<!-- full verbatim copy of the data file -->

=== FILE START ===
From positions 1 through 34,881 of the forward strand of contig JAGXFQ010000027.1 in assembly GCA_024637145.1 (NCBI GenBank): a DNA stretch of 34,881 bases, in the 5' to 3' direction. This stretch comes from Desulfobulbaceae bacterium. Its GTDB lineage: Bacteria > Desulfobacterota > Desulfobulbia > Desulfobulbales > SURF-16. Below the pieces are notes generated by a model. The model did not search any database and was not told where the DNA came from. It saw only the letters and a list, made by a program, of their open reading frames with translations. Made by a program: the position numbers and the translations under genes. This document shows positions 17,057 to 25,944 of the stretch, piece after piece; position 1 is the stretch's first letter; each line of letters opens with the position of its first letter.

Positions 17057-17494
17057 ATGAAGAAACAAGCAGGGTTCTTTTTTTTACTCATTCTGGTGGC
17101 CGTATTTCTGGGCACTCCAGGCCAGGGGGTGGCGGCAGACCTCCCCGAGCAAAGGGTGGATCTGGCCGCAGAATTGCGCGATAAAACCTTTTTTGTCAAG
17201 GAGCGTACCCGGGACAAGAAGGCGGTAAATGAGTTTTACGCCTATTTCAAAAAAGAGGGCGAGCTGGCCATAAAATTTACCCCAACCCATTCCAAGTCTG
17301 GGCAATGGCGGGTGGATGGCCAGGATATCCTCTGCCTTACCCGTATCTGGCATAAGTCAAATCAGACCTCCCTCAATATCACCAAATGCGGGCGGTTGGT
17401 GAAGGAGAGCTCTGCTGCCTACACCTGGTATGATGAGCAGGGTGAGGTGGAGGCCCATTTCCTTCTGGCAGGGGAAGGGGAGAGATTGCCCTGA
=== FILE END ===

From positions 1 through 34,881 of the forward strand of contig JAGXFQ010000027.1 in assembly GCA_024637145.1 (NCBI GenBank): a DNA stretch of 34,881 bases, in the 5' to 3' direction. This stretch comes from Desulfobulbaceae bacterium. Its GTDB lineage: Bacteria > Desulfobacterota > Desulfobulbia > Desulfobulbales > SURF-16. Below the pieces are notes generated by a model. The model did not search any database and was not told where the DNA came from. It saw only the letters and a list, made by a program, of their open reading frames with translations. Made by a program: the position numbers and the translations under genes. This document shows positions 17,057 to 25,944 of the stretch, piece after piece; position 1 is the stretch's first letter; each line of letters opens with the position of its first letter.

Positions 17057-17494
17057 ATGAAGAAACAAGCAGGGTTCTTTTTTTTACTCATTCTGGTGGC
17101 CGTATTTCTGGGCACTCCAGGCCAGGGGGTGGCGGCAGACCTCCCCGAGCAAAGGGTGGATCTGGCCGCAGAATTGCGCGATAAAACCTTTTTTGTCAAG
17201 GAGCGTACCCGGGACAAGAAGGCGGTAAATGAGTTTTACGCCTATTTCAAAAAAGAGGGCGAGCTGGCCATAAAATTTACCCCAACCCATTCCAAGTCTG
17301 GGCAATGGCGGGTGGATGGCCAGGATATCCTCTGCCTTACCCGTATCTGGCATAAGTCAAATCAGACCTCCCTCAATATCACCAAATGCGGGCGGTTGGT
17401 GAAGGAGAGCTCTGCTGCCTACACCTGGTATGATGAGCAGGGTGAGGTGGAGGCCCATTTCCTTCTGGCAGGGGAAGGGGAGAGATTGCCCTGA